Ripple Rock, Campbell River's Biggest Explosion
In 1958, the largest non-atomic explosion blew up 635, 000 tons of water and rock over Seymour Narrows. This ENOURMOUS explosion reached heights of 305 metres (1000 feet)! This massive feat of engineering and ingenuity refers to the demolition of the underwater mountain known as Ripple Rock.
Crossing Seymour Narrows with DIVESAFE
Ripple Rock, located in the bottleneck passage known as Seymour Narrows, is a notorious marine obstacle that claimed the lives of many before its destruction. All boat traffic heading north of Campbell River must cross this treacherous passage, including commercial divers. DiveSafe students have the opportunity to to cross Seymour Narrows during their studies and view the awesome power of the Discovery Passage.
Ripple Rock's History
Ripple Rock was a twin-peaked, underwater rock located in Seymour Narrows, a treacherous, bottleneck portion of the Discovery Passage. Currents ran as fast a swift-moving river in this passage, and combined with the underwater monster that is Ripple Rock, all kinds of marine hazards lurked under the surface. Whirlpools, eddies, vertical currents, crosscurrents, and rapids threatened all kinds of ships moving cargo and goods through this busy passage. At low tide, some sections of this narrow passage only cleared 3 metres (9 feet). Seymour Narrows was a perilous passage, sinking many boats and claiming the lives of at least 114 people before Ripple Rock’s recommended removal.
The First Attempt
The first attempt to blow Ripple Rock occurred in 1943. The plan was to drill into Ripple Rock at slack tide and plant explosives into the rock. A drilling barge would be anchored by six thick cables attached to concrete anchors. Once detonated, dredges and scows would remove the rubble from the explosion. The heavy, concrete anchors (weighing between 150 and 235 tons) were dropped into the ocean, but the turbulent waters snapped them easily numerous times over.
The Second Attempt
A second attempt was made in 1945. The idea was to attach two heavy, massive steel cables high above, running across Seymour Narrows, that would attach to the drilling barge. This barge was set to drill 1500 holes for blasting, however, only 93 holes were made before tumultuous waters hindered the project again.
The Final Attempt
In 1954, a new plan was made to tunnel from Maud Island to Ripple Rock, planting explosives in small coyote tunnels running up into the rock. In November, 1955, a 174 (150 feet) metre shaft was sunk from Maude Island. From this shaft, an underwater 762 metre tunnel was built to the base of Ripple Rock, splitting off into smaller tunnels that drove up 91 metres (300 feet) vertically into the underwater mountain. 1,400 tons of explosives were packed into these smaller tunnels. For reference, 10 x more explosives would be needed for a similar detonation on the surface. On April 5, 1958, this final attempt to blow Ripple Rock was ultimately successful and is regarded today as an engineering achievement. It is one of the world’s largest man-made non-nuclear explosions to date. On April 5, 1958, seven hundred thousand tons of water and rock exploded 305 metres (100 ft) in the air. This giant explosion only lasted about 10 seconds before a cloud of gas covered the site.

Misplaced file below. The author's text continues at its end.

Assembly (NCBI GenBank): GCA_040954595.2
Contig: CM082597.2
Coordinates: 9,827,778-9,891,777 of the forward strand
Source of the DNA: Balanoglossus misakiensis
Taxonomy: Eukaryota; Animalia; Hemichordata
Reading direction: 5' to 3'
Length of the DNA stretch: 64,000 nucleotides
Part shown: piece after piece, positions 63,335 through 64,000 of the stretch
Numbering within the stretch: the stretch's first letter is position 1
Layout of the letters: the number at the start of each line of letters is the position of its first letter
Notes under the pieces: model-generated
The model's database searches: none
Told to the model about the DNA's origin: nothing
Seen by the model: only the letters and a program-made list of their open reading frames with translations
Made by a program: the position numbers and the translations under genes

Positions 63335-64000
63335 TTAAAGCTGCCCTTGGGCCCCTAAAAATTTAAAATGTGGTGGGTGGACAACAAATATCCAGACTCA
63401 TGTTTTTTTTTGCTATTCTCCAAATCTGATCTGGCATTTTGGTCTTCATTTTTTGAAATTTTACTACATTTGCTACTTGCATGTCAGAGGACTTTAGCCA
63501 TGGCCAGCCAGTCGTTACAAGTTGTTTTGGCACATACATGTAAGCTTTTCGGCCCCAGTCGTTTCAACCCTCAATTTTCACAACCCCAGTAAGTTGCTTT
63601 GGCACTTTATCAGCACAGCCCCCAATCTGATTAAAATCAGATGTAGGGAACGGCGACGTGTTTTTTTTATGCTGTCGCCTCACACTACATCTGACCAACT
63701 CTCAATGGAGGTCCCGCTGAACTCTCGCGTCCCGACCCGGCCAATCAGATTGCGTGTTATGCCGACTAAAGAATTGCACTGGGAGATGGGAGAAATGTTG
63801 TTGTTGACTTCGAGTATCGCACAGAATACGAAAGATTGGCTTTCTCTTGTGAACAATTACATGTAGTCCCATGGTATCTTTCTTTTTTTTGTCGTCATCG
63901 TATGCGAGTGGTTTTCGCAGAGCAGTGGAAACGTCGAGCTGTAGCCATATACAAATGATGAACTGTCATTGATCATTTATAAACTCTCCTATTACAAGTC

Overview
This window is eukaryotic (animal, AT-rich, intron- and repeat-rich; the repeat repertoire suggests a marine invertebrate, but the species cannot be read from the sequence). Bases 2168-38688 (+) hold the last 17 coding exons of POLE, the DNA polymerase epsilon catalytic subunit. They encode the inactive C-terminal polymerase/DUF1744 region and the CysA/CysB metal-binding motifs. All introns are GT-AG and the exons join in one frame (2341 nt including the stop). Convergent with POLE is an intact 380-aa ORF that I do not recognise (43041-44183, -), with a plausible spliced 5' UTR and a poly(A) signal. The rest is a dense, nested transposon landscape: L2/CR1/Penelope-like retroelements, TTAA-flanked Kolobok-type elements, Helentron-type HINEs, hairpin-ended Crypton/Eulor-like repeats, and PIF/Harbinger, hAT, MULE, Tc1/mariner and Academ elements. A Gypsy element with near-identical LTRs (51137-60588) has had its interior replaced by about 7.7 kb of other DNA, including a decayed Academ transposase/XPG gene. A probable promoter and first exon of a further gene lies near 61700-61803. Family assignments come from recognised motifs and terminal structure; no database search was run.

Today, Ripple Rock now clears 14 metres (45 ft) of water at low tide on the southside, and 21 metres (70 ft) at low tide in the north. While strong currents still run throughout Seymour Narrows, it is a considerably safer passage for commercial fishing boats, commercial diving boats, cruise ships, tugboats and supply barges carrying cargo and lumber. These vessels need to time their passage based on the tides, even with the destruction of Ripple Rock. The bottleneck passage contains whirlpools and fast moving currents. DiveSafe Students have the opportunity to travel these dangerous waters and cross Seymour Narrows. See for yourself, and sign up for one of our Commercial Dive classes today!
For more information, please visit the Campbell River Museum’s website, or check this article from the Macleans archive.